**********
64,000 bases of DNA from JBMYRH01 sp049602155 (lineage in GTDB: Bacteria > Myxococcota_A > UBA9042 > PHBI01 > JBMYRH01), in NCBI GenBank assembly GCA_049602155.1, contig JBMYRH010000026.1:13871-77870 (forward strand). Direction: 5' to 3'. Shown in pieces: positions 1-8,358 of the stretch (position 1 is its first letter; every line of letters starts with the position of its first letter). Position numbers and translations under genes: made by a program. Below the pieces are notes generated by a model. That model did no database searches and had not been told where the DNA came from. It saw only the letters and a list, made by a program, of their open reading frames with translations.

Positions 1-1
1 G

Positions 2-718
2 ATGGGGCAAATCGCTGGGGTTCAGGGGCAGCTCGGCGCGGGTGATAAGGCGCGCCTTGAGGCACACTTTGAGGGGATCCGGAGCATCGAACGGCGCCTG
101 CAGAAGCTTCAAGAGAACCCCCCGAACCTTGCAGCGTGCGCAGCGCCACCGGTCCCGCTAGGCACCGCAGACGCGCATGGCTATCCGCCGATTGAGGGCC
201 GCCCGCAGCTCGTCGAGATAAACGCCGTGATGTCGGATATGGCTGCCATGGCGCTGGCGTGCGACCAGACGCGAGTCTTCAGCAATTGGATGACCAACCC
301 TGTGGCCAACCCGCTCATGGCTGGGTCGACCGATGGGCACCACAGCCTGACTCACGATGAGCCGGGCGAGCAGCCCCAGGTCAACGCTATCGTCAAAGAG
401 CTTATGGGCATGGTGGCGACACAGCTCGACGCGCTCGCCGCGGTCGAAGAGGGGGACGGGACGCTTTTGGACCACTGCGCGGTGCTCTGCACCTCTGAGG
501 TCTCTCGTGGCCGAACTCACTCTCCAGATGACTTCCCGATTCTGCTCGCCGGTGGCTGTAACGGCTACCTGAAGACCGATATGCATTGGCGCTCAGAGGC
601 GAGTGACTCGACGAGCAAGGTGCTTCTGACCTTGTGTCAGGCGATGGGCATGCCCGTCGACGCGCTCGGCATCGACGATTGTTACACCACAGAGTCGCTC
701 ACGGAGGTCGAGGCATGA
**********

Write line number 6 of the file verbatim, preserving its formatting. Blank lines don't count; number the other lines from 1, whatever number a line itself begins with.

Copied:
101 CAGAAGCTTCAAGAGAACCCCCCGAACCTTGCAGCGTGCGCAGCGCCACCGGTCCCGCTAGGCACCGCAGACGCGCATGGCTATCCGCCGATTGAGGGCC